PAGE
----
Real EstateHome, Garden & Design

The Self-Taught Gardener: Bold choices

More Info
By Thursday, Jul 13 Home & Garden  1 Comment More In Real Estate
Plants do best in the climate in which they are most at home, but some are versatile. Peruvian lilies are great container plants for Northerners, but do well in the ground in warmer climates. Their strappy foliage may not be as attractive as its flowers, but its leaves hold up well in the garden.

From Charleston to Tennessee to Kentucky to Indianapolis, I have recently seen an array of gardens, public and private, that demonstrated to me two divergent approaches to gardening. As I found myself admiring qualities of each, it became clear to me that we gardeners need to make up our own minds about how we garden, and our decisions will depend very much on where and how we live.

Crinum, some native and some that originated in Africa and Asia, have been grown in the south for centuries.

Crinum, some native and some that originated in Africa and Asia, have been grown in the south for centuries.

While visiting my friend Jim Martin in Charleston, I loved seeing the gardens he developed, both at his home and in his work with the Charleston Parks Conservancy. Filled with hibisicus and crinum, bald cypress and Peruvian lilies, Jim’s gardens (particularly the one I enjoyed while floating in his pool), represent the best of tropical (or almost tropical) gardening. Effusive and full, his gardens are exotic but primarily comprised of plants (other than container plantings) that are hardy in South Carolina. Non-natives were selected to be a part of the mix, but only if they performed well and not too aggressively in the company of native plants. The result was lush and inviting, without feeling overgrown and out of control. In his work in some of the parks in the city, he has used a combination of natives and time-honored plants that almost seem native because they have been grown in the south for centuries, such as old varieties of noisette roses and crinums. His plant palette succeeded in creating gardens that honored the places they inhabit.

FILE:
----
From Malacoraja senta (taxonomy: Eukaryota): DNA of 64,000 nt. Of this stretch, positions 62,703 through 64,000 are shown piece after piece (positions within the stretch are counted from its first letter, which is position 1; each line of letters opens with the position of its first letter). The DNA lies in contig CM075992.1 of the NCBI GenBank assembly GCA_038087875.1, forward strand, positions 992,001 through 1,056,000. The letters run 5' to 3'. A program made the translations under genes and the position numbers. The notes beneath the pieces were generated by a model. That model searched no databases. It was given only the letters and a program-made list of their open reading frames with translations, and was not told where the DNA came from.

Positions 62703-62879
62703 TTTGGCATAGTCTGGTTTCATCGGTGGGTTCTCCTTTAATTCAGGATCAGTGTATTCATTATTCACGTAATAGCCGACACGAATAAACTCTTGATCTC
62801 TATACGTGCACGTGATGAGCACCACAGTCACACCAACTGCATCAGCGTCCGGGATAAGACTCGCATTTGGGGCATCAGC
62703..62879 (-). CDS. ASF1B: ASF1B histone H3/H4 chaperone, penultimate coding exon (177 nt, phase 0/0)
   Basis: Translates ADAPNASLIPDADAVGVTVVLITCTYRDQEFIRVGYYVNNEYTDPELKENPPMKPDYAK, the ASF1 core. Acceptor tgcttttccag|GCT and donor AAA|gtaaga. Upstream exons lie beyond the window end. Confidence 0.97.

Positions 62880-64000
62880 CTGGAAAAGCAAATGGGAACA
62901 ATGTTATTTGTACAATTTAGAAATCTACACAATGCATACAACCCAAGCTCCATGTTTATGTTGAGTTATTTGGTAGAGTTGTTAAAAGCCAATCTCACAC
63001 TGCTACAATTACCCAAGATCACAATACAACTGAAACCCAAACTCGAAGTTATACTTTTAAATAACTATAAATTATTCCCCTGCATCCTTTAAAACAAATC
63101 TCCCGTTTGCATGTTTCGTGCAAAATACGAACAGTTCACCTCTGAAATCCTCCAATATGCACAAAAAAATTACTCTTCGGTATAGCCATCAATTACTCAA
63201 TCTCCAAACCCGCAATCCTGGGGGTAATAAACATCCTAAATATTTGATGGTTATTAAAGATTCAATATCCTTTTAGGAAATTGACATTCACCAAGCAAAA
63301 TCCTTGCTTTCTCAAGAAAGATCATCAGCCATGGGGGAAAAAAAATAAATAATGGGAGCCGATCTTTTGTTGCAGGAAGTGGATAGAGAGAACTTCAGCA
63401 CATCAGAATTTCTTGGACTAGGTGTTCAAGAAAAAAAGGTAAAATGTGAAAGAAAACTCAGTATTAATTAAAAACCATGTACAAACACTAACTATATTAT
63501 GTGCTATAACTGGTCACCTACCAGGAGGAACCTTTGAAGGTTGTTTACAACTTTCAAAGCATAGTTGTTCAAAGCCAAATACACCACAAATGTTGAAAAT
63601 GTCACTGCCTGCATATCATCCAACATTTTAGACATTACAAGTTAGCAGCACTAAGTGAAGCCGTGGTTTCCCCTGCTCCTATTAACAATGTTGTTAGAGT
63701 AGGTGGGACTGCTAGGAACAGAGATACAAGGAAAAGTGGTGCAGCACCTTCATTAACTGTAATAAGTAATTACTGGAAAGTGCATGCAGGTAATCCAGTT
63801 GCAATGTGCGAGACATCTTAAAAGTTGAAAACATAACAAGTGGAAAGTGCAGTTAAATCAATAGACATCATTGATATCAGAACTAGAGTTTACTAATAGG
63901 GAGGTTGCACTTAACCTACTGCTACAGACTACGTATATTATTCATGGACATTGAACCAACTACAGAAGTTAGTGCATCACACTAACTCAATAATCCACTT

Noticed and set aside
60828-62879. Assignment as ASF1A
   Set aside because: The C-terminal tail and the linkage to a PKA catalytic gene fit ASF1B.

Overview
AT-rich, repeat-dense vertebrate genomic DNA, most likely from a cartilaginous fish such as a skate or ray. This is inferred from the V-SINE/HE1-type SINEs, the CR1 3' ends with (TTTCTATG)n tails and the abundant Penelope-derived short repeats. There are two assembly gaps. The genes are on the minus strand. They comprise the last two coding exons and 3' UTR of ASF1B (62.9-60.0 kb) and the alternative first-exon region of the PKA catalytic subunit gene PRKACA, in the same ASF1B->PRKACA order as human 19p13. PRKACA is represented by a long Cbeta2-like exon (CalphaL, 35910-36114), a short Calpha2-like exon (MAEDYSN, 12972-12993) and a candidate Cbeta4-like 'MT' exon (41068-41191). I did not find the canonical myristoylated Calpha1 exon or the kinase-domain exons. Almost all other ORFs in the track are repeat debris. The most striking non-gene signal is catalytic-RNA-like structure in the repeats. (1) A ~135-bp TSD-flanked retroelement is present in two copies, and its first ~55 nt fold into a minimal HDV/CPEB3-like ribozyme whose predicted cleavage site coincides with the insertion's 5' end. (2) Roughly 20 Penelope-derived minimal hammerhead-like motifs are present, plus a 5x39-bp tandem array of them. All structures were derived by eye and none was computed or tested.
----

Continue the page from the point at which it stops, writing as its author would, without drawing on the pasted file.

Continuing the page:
This native hibiscus is a member of the mallow family and is at home in the parks of Charleston, South Carolina.

This native hibiscus is a member of the mallow family and is at home in the parks of Charleston, South Carolina.

In Tennessee, the Knoxville Botanical Garden, overlooking the mountains of the region, also felt like it honored its place. Here, plants such as oakleaf hydrangeas and native trees, as well as a few Blue Altas cedars and some annuals, create an inviting effect that seems to make sense in the landscape. The setting, taking great advantage of its position among charming old nursery buildings and views down the hillside to the mountains beyond, is definitely worth a visit.

Knoxville Botanical Garden is well worth a visit, for its gardens and its sense of place. The old nursery grounds that it inhabits give the garden and intriguing sense of mystery and history.

Knoxville Botanical Garden is well worth a visit, for its gardens and its sense of place. The old nursery grounds that it inhabits give the garden and intriguing sense of mystery and history.

As I headed across to Kentucky on my way to Louisville, I was so taken both by the endless rolling hills and valleys and mountain passes –all paragons of the wild, unruly beauty of nature — and by the manicured horse farms – an example of our taming effect on the landscape. The latter may be singular in their approach to land care, but I found their easy topography soothing after a long day’s drive and three thunderstorms in the mountainous passes that came before them. From there to the plains of Indiana, where the landscape took on a more traditional agrarian appearance as fields of grain came into view. But a visit to the Indianapolis Museum of Art and its gardens showed me a bit of both the worlds I had just seen.